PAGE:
Honorable mentions go to New York City’s Taxi and Limousine Commission for driving out Uber’s online taxi-hailing service and to automobile dealers’ groups in four states for trying to have Tesla dealerships declared illegal. But the grand prize in this week’s unexpectedly heated competition for most creative use of government to stifle innovation has to go to Minnesota.
The Chronicle of Higher Education reports that the state has decided to crack down on free education, notifying California-based startup Coursera that it is not allowed to offer its online courses to the state’s residents. Coursera, founded by Stanford computer science professors Daphne Koller and Andrew Ng, partners with top-tier universities around the world to offer certain classes online for free to anyone who wants to take them. You know, unless they happen to be from Minnesota.
This week will be the busiest that we’ll see in the race for the Republican presidential nomination this month. Coloradans and Minnesotans will be headed to the caucuses today while Missourians will be voting in the nonbinding primary that precedes their March 17 caucuses. We can also expect to see the results of the Maine caucuses this Saturday. After this week, we’ll see only a handful of caucuses and primaries in Guam, Arizona, Michigan, and Washington before Super Tuesday on March 6.
Public Policy Polling shows former Governor Mitt Romney (R-Mass.) with a comfortable lead in Colorado with 37%. Former Senator Rick Santorum (R-Penn.) trails Romney with 27% while former House Speaker Newt Gingrich (R-Ga.) and Congressman Ron Paul (R-Tex.) clock in with 21% and 13% respectively. It looks like we can expect another big win for Romney in the Centennial State.
The race could get a little more interesting in Minnesota, Missouri, and Maine. Santorum leads the field in a tight race for the North Star State, but that race is still very much up in the air with a range of only 13% between Santorum and Paul, who is polling in fourth place. Santorum looks to be headed for a win in the Show-Me State’s nonbinding primary; he leads with 45% to Romney’s 32%. Meanwhile, Politico is calling the race for the Pine Tree State a two man race between Romney and Paul.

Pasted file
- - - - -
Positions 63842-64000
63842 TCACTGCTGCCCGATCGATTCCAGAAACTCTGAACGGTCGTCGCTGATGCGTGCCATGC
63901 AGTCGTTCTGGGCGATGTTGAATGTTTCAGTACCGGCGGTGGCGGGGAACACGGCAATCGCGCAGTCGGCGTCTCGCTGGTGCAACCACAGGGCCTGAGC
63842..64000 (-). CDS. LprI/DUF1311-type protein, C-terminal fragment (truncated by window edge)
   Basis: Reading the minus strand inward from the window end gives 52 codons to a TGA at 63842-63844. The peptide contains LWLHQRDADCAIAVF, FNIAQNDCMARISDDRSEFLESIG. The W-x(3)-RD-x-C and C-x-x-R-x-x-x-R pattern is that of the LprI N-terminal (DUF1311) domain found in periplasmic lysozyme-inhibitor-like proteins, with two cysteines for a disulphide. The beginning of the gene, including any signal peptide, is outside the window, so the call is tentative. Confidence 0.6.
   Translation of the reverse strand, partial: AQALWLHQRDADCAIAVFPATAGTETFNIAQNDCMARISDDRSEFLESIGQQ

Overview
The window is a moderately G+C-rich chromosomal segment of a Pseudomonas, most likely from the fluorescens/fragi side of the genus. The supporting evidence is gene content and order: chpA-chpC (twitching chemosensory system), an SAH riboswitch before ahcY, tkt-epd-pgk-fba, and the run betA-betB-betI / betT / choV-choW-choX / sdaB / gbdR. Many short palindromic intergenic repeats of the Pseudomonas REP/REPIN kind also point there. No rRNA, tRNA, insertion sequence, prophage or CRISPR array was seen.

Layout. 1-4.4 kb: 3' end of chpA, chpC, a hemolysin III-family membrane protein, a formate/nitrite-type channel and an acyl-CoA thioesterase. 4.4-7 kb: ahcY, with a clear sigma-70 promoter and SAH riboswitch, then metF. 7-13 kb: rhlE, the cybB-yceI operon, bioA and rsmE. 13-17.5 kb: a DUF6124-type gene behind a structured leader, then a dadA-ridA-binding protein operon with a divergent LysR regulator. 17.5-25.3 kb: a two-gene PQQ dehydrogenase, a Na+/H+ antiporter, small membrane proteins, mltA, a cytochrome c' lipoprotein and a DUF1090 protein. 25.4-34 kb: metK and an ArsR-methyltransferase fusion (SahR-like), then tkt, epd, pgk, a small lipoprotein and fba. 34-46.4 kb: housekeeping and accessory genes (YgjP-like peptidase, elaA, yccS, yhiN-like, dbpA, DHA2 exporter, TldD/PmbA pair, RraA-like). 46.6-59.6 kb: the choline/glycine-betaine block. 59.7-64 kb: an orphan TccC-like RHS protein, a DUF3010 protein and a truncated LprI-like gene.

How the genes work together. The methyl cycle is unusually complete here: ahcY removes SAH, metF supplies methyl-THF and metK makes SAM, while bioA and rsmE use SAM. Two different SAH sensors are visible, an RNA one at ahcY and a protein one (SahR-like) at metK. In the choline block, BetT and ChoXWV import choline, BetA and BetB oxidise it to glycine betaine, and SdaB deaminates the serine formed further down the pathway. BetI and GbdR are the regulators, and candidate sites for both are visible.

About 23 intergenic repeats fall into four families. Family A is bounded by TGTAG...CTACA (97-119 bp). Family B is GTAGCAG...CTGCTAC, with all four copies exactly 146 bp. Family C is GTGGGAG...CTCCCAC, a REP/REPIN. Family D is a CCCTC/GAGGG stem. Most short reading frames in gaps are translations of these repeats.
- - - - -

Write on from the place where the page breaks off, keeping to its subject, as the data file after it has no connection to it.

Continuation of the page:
If these numbers hold, what could all of this mean for the race going forward?
Think about it! Four years ago, the Republican Party held the White House and both houses of Congress. Now, the Democrats have won the Presidency by a sizable margin, gained additional seats in the majority Democratic House, and could possibly hold a sixty-vote majority in the Senate—large enough to end any Republican initiated filibuster.
First of all, consider the magnitude of the Republican loss. What support shifted from four years ago?
Nick Hankoff is a grassroots coordinator at the Tenth Amendment Center and currently serves as chair at the Los Angeles County Republican Liberty Caucus. A former development associate for Antiwar.com, Nick has been covering the nullification movement that has been sweeping the country after Edward Snowden’s revelations regarding the NSA spying programs surfaced. In this guest post, Nick Hankoff outlines what many have assumed to be the best and most effective way to fight the federal government on issues such as the government mass surveillance tactics: nullification.
As the one-year anniversary of Edward Snowden’s liberation of NSA documents fast approaches, no one may refute the success of his stated goal of spurring public debate. “I wanted to give society a chance to determine if it should change itself,” Snowden said.
The headlines went out, Sunday morning interviews aired and re-played, yet the story isn’t going away as Glenn Greenwald still claims the overwhelming majority of leaks are yet to be published. The debate is ongoing, but to what end does it serve the public if real reform doesn’t result?
Just days after the FBI got involved in the investigation concerning her 2012 presidential campaign, Rep. Michele Bachmann (R-MN) announced this morning that she wouldn’t seek re-election in a nearly 9-minute long video posted on her campaign website.